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Semiconductor will compete with China and the United States in the next 30 years

Tsinghua Ziguang group has invested 24 billion US dollars to build the country first high-level memory chip factory in Wuhan, moving towards the goal of playing an important role in the global chip market, which has also alarmed Washington.

The Wall Street Journal analysis pointed out that the US semiconductor hegemony is facing competition from China.

Last year and the year before last, purple light made takeover offers to its American counterparts, but both were rejected by the authorities.

Zhao Weiguo, chairman of Ziguang group, said he set up a factory in Wuhan because Washington refused to let him invest in the United States.

Of course, Washington is aware of Beijing semiconductor strategy and has already begun to figure out how to counter it.

"China wants to expand its presence in the semiconductor market," white house trade adviser Navarro said. He worries that Beijing may export cheap products in large quantities and hit American enterprises hard.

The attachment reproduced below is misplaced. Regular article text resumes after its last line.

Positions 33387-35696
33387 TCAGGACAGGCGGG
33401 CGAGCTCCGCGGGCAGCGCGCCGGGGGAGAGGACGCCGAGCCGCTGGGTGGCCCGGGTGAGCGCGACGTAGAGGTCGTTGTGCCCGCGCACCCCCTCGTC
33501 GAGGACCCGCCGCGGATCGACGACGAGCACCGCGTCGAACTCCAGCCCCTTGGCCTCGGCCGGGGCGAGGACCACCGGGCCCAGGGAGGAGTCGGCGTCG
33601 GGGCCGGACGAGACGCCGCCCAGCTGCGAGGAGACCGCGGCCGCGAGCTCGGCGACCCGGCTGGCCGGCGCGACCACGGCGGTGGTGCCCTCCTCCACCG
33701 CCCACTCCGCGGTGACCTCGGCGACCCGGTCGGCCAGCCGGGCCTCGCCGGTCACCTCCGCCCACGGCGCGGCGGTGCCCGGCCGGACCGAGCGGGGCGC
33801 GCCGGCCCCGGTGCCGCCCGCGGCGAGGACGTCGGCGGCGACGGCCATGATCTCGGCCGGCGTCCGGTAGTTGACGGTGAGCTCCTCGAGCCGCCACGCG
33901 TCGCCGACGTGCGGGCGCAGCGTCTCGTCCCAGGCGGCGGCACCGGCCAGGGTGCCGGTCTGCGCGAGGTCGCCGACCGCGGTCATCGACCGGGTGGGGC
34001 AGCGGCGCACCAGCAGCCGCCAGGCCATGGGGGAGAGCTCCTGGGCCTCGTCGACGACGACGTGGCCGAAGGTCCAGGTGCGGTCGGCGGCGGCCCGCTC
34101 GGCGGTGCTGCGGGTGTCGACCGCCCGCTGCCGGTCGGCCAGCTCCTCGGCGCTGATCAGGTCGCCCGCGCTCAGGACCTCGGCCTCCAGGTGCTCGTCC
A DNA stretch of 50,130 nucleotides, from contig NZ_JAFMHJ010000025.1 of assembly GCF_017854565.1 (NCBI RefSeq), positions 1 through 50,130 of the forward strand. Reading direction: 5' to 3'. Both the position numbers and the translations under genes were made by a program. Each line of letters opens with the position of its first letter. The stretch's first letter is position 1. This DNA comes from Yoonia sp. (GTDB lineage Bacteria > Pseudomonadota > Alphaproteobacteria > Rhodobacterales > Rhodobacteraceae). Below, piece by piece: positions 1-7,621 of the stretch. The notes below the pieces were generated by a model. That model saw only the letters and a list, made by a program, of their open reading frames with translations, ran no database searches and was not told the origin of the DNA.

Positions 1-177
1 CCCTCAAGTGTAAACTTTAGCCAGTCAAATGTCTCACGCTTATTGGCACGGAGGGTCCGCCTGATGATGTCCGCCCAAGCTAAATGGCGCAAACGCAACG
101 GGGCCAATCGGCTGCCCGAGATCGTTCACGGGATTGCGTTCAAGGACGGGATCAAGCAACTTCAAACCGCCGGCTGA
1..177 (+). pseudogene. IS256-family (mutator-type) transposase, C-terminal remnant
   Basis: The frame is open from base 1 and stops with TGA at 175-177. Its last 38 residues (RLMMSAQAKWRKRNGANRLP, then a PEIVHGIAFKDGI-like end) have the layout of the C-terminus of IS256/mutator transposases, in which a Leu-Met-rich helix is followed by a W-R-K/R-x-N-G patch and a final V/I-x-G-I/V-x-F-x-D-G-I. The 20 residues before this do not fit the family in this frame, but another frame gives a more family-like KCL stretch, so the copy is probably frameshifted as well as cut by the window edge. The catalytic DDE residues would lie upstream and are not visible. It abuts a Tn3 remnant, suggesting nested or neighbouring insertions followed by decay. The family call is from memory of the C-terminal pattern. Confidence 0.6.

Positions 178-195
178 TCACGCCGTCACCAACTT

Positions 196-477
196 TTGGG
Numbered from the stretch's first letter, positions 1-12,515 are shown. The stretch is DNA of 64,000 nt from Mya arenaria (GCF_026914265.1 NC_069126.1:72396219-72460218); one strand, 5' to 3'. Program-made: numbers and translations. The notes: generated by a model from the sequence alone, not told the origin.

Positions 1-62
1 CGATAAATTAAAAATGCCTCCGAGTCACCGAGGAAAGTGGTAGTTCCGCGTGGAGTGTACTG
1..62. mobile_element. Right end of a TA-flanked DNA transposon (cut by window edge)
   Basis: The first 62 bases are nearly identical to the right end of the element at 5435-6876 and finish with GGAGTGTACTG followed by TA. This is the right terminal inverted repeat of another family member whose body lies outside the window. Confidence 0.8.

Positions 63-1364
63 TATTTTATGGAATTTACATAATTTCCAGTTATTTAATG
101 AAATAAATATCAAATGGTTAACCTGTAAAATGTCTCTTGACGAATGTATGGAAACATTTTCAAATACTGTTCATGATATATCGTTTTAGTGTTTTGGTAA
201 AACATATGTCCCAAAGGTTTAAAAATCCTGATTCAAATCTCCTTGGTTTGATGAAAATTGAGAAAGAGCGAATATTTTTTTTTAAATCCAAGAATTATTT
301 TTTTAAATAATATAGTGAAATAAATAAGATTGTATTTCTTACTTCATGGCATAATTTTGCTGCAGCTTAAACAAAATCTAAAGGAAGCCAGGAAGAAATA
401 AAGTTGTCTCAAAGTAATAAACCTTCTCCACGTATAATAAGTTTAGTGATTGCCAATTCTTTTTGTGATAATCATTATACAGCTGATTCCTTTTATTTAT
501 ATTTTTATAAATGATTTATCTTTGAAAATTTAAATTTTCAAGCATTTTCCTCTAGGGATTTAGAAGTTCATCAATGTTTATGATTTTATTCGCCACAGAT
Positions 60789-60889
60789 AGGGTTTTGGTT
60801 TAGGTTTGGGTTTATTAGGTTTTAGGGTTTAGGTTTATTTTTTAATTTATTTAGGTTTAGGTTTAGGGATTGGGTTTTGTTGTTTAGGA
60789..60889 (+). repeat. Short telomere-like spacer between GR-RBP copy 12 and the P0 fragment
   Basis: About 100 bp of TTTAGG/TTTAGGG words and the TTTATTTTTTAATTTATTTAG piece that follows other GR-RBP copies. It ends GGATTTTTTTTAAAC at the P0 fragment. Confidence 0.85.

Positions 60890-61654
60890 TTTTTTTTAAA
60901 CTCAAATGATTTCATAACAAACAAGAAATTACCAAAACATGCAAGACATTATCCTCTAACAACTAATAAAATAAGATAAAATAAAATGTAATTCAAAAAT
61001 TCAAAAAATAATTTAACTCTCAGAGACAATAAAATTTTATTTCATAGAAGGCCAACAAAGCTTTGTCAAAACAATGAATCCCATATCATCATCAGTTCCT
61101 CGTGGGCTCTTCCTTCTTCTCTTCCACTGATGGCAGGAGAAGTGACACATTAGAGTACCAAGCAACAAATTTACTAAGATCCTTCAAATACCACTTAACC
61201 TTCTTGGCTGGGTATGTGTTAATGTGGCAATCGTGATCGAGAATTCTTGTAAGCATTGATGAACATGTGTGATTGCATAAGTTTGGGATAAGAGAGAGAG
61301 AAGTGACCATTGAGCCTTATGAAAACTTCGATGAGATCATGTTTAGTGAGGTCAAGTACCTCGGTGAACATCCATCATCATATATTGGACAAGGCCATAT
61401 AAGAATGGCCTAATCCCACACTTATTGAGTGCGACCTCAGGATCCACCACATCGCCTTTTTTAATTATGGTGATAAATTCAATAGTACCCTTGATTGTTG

Semiconductor chip is the driving force of the digital age and the international economy. It is also one of the most globalized industries. It is designed and manufactured in dozens of countries.

Today semiconductor industry has become a battleground between China and the United States.

Washington is accusing Beijing of using state resources to control the semiconductor industry, just as it used to control steel, aluminum and solar industries. China claims that the United States is only trying to block China semiconductor development.

Intel, micron and other U.S. chip giants are particularly embarrassed: they want to expand in China, but also worry about being unable to resist competitors backed by the state.

According to the analysis of the Wall Street Journal, the United States regards China as the strongest semiconductor rival since Japan in the late 1980s, and the United States won by trade sanctions and technological advantages.

However, China advantage lies in its position as the world largest chip market.

According to PwC data, the global chip revenue reached 354 billion US dollars in 2015, with China accounting for 58.5%.

International business strategy, a research firm, estimates that nearly 90% of the $190 billion chips used in China are imported or produced in China by foreign companies.